Home Office must work harder for cultural change, Windrush review finds
Wendy Williams’ Windrush progress review, published Thursday 31 March 2022, says the Home Office must make far more progress in order to become more inclusive.
Posted on 31 March 2022
Williams’ independent report ‘Windrush Lessons Learned Review – Progress update’, a follow-up to her first report published in March 2020, suggests there is still a significant amount of work that the Home Office needs to do to bring about the necessary cultural changes as a result of the Windrush scandal.
Her 2020 report was to assess ‘the workings of the Home Office and to identify the factors that led to members of the Windrush generation being caught up in immigration enforcement measures designed for those who were in the country unlawfully, and the impact these events had on their lives’.
On 29 September 2021 Williams returned to the Home Office to assess what progress has been made and which of her 30 original recommendations are still to be implemented.
Her 30 recommendations can be summarised in three main factors:
- The department should acknowledge the wrong which was done
- It should open itself up to greater external scrutiny
- It should recognise that migration and wider Home Office policy is about people and, whatever its objective, should be rooted in humanity.
The review acknowledges that it takes time for a workforce to become truly diverse and action all the suggested changes but says there is much work to be done.
It calls for further action from the senior leadership, including:
- ‘unambiguous, authentic, frequent and consistent messages to the workforce at all levels, reinforcing expectations and encouraging applications from a diverse range of candidates’
- ‘incentivising frontline and senior managers to attend training on diversity and inclusion, indirect discrimination and the PSED’
- ‘acting on results from past recruitment exercises to identify and act on reasons for attrition’
- ‘reviewing action taken to address low levels of diversity at senior levels (subject to relevant statutory provisions)’
- ‘identifying senior sponsors (in support of the department’s race champion and diversity inclusion champions) to promote activity’
- ‘encouraging senior leaders to undertake more proactive talent management, and linking this activity to performance and progression’
- ‘communicating widely and celebrating success’
- ‘learning from other government departments or organisations’
Williams goes on to express that while ‘the department has identified some limited improvements, its response appears to miss the point and is symptomatic of the issues I have raised: the expectation that a stated ambition, future plan or existing structure will be sufficient to address the immediate need for a much more dynamic approach underscores the case for the department fundamentally to gain greater insight into the issue and revise its approach to achieving a more inclusive workforce’.
She highlights the importance of an inclusive workforce where ideas are encouraged as it can lead to ‘greater diversity at senior levels’.
Williams believes that the department is ‘potentially poised to make the significant changes it needs to’ but ‘it must grasp the opportunity to implement the more fundamental recommendations’, such as: ‘a more highly trained, developed and professional workforce; a department that is more comfortable engaging with the public and stakeholders on all issues of public policy – not just the uncontentious; and an organisation that is more confident under the gaze of external scrutiny’.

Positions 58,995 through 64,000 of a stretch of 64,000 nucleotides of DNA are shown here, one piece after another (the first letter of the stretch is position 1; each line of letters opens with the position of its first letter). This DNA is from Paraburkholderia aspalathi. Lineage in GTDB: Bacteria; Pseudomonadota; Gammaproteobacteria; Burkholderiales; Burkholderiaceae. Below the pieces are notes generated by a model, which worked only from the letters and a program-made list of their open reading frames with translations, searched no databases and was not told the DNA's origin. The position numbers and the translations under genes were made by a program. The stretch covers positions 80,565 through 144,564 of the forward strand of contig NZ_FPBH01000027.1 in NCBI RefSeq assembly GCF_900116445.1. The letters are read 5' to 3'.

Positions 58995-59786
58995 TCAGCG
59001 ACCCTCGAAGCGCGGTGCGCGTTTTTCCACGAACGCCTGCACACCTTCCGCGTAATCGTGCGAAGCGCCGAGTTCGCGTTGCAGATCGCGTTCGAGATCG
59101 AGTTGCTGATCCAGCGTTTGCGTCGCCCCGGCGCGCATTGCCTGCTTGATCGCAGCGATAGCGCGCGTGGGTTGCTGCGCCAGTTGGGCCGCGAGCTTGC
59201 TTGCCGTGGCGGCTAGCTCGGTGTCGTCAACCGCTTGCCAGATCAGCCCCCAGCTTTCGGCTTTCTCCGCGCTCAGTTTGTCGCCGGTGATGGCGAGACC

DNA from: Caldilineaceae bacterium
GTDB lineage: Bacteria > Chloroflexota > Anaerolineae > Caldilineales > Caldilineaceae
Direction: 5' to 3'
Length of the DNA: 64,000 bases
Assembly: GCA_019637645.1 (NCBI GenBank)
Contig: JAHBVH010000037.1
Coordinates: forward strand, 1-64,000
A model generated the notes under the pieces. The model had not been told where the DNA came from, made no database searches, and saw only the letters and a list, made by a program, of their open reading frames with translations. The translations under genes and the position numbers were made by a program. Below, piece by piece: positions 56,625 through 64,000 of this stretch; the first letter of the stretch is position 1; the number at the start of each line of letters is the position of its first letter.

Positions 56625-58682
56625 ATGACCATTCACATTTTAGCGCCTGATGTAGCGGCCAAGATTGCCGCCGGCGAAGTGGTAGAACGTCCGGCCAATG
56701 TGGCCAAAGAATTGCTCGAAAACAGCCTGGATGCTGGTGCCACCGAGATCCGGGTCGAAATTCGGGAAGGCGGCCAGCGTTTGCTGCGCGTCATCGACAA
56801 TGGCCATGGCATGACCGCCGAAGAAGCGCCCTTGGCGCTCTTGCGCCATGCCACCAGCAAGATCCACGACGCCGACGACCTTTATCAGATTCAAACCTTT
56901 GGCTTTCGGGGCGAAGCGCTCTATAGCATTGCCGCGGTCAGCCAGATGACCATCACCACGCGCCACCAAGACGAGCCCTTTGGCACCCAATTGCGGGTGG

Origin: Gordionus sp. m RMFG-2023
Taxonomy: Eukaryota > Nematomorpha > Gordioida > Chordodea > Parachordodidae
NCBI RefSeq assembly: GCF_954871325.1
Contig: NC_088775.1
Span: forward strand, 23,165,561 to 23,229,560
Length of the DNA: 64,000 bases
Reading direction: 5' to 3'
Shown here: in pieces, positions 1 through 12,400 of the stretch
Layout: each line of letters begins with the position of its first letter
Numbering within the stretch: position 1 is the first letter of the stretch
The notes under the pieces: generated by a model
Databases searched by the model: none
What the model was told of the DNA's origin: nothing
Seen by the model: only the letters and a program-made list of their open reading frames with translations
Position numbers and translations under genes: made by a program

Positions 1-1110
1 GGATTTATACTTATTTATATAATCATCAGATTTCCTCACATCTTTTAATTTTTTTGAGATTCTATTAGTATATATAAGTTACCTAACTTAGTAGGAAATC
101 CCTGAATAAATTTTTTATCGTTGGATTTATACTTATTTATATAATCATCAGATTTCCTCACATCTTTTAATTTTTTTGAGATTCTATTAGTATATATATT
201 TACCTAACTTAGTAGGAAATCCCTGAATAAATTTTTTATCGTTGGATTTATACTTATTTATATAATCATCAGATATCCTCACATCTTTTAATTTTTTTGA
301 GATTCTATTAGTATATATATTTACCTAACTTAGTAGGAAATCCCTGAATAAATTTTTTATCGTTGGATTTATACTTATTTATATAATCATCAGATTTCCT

She goes on to say that if ‘the department fails to do this, it risks looking back on this seminal transformation programme as a missed opportunity’.
Leigh Day partner and immigration lawyer Jacqueline McKenzie was a member of the independent advisory group that delivered the original Windrush Lessons Learned Review in 2020. Following the release of the progress update report, she said:
“Williams' Windrush Lessons Learned Review published two years ago was a damning indictment on the Home Office and her progress review published today reveals that very little progress has been made, particularly on things that matter. This was always going to be the case given that Williams was investigating the culture and structure of an organisation whose governing force is underpinned by decades of ideology and law-making fuelled by racism and treating some British citizens as aliens by dint of the colour of their skin.
“Williams explained that she could not make a finding of institutional racism in 2020 because she had not conducted an assessment in line with the McPherson definition but she did find institutional ignorance and thoughtlessness towards race and the history of the Windrush generation. These conditions form the bedrock of institutional racism. Williams is rightly critical. Take for example the Home Office's failure to appoint a migrants commissioner. During a consultation to discuss this appointment, I was shocked to discover that not one of the 30 groups working on the Windrush scandal were invited to attend. To me this is a damning indictment that the Home Office continue to treat this group with contempt and disrespect, has not learnt many lessons and is far from righting the wrongs.
“Further evidence of this is the drive to enact the Nationality and Borders Bill, the treatment of asylum seekers from countries which include those fleeing persecution in Ukraine, Afghanistan and Syria and the ongoing difficulties experienced by victims of the Windrush scandal trying to get status documents or compensation due to them.”
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